Moritz Kraemer’s article, Markets Insight (January 19), rejects the suggestion that the downgrading of African sovereign Eurobonds is evidence of anti-African bias. On the contrary, Kraemer argues, credit rating agencies have given ratings that are too generous, as evidenced by figures showing that the default rate of B-rated African countries has historically been well above the global average.
But the data he presents to support this claim is spotty. African countries do not have a long history of ratings or even market access and, in any case, this does not explain why African countries systematically have to pay more for their debt than Latin American countries. with similar or more risky profiles.
But where he is right is that criticizing rating agencies will not help solve the debt crisis affecting more than half of sub-Saharan Africa’s low-income economies.
The seriousness of the situation cannot be overstated. These countries spend on average 31 percent of their income on debt servicing. This leaves little room for development spending once recurring expenses are taken into account. As a result, gains in the fight against poverty are rapidly eroding. The World Bank projects that across sub-Saharan Africa, gross domestic product per capita, which has not increased since 2015, will decline at an average annual rate of 0.1 percent over the 10 years to 2025, when the number of people living in absolute poverty will have reached 472 million, or 37 percent of the region’s population.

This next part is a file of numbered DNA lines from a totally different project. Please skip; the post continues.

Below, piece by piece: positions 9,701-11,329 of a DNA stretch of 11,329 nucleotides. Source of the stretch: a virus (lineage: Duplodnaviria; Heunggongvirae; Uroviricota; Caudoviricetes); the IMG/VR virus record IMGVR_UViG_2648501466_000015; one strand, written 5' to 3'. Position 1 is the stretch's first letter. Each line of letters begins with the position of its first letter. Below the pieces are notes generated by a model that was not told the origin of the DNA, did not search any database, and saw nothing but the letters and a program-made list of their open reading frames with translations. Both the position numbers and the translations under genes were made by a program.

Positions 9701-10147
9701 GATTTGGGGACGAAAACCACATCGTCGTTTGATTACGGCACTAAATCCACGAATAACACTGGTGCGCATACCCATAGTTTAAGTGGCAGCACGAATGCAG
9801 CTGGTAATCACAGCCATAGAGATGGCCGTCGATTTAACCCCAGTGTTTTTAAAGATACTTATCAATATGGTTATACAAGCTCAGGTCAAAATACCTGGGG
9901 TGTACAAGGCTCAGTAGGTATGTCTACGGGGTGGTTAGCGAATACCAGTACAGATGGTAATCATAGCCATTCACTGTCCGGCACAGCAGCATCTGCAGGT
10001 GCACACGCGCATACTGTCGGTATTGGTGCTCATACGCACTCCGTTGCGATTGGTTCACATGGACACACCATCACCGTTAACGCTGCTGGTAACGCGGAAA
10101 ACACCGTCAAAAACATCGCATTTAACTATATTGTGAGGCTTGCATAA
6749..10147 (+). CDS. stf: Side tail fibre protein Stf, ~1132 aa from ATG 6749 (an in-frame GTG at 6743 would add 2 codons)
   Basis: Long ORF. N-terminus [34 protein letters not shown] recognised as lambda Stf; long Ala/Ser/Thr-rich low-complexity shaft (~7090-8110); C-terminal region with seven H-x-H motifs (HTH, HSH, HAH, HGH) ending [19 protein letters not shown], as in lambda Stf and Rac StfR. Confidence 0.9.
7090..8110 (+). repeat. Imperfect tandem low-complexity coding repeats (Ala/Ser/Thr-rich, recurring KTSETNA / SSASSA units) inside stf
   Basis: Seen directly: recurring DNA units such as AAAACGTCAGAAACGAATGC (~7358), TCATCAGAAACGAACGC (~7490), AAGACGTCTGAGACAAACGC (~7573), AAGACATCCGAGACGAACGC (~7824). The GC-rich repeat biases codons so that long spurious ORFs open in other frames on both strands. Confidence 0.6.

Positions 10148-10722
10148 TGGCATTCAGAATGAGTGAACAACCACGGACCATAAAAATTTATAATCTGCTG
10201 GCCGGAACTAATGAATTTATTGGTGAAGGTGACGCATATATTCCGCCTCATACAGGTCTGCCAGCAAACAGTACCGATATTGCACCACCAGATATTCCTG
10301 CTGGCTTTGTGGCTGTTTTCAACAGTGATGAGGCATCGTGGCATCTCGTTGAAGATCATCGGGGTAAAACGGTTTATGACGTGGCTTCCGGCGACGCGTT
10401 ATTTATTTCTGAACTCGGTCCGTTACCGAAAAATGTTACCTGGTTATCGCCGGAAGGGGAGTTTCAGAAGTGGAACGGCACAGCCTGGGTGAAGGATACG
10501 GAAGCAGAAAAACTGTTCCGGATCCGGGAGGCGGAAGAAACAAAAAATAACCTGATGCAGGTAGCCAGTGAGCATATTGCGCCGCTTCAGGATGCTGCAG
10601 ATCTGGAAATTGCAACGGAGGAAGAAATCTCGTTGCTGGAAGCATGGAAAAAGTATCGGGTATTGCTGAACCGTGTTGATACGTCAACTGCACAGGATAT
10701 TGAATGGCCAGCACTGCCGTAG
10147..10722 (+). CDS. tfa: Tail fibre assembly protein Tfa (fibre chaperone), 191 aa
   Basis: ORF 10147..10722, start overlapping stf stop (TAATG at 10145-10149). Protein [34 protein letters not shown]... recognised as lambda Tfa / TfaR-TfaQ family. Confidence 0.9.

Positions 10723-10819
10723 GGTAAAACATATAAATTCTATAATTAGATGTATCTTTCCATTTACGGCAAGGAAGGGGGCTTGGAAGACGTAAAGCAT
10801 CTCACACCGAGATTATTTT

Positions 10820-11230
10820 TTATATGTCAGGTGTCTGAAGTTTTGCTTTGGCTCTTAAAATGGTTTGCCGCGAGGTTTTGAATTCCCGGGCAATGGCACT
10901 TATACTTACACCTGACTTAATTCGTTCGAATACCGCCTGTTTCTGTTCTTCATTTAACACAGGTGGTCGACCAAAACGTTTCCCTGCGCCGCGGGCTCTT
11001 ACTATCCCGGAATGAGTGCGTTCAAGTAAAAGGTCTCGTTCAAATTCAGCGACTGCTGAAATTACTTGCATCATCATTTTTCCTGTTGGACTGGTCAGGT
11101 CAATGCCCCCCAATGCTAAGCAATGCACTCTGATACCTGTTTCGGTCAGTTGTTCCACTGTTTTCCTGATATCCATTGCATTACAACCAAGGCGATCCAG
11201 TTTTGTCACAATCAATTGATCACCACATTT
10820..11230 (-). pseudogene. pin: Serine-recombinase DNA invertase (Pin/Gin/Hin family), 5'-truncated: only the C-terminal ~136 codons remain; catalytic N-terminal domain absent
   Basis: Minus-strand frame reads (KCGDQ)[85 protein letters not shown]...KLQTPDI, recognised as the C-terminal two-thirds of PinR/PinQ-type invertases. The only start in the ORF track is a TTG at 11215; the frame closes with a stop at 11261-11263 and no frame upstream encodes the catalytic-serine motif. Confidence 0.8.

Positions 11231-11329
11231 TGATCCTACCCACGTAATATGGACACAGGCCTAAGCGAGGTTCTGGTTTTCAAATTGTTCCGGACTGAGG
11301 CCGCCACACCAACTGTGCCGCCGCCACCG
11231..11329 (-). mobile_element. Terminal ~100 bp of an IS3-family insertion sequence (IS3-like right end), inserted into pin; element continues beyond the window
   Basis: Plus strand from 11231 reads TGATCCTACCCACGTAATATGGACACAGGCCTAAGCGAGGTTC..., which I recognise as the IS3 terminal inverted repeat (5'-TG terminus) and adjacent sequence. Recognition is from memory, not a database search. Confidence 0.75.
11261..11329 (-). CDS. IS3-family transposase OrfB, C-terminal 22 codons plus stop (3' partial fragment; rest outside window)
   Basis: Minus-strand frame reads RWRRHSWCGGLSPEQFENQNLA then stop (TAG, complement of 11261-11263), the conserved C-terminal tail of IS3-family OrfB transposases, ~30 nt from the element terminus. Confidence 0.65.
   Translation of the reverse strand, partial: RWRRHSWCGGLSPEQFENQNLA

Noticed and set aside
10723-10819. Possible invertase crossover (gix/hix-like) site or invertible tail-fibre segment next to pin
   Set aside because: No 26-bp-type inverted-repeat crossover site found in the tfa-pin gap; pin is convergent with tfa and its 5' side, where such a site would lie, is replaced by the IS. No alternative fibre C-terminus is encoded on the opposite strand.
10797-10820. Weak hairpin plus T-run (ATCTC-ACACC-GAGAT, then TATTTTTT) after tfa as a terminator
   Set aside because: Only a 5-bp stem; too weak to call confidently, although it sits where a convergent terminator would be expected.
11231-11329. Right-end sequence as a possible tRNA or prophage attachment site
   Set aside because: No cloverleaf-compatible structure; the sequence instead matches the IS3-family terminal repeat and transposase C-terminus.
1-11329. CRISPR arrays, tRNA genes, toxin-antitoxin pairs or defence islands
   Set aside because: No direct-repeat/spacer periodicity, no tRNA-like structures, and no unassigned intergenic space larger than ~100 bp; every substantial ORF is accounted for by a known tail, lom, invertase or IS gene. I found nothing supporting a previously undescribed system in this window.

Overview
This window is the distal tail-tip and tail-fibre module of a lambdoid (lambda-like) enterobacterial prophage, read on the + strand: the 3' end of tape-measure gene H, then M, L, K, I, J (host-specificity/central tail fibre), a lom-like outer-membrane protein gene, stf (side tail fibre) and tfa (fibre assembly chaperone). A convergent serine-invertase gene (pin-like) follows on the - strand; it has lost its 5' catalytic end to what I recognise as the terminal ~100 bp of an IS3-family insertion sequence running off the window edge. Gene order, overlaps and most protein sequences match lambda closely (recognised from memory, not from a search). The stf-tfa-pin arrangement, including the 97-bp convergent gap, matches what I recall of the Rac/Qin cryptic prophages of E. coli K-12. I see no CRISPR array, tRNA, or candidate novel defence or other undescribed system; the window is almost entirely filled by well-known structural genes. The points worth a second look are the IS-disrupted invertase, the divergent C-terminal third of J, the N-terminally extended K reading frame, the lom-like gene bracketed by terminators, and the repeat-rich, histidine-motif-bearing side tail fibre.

To remedy this situation, it will take more than the current package of half-measures aimed at solving the liquidity problem of countries with market access. The debt crisis in Africa is also a solvency crisis which has consequences for development. What is needed is a comprehensive approach: the equivalent of the Heavily Indebted Poor Countries (HIPC) initiative, launched by the World Bank and the IMF in 1996 to ensure that no poor country is faced with an unmanageable debt burden.
But safeguards must be put in place to deal with the moral risk represented by debt cancellation. Greater attention should also be paid to reforming the Common Framework – the G20 mechanism for dealing with protracted insolvency and liquidity problems – to facilitate orderly and faster debt restructuring of countries with market access that would need it.
Director, Capital Markets, FSD Africa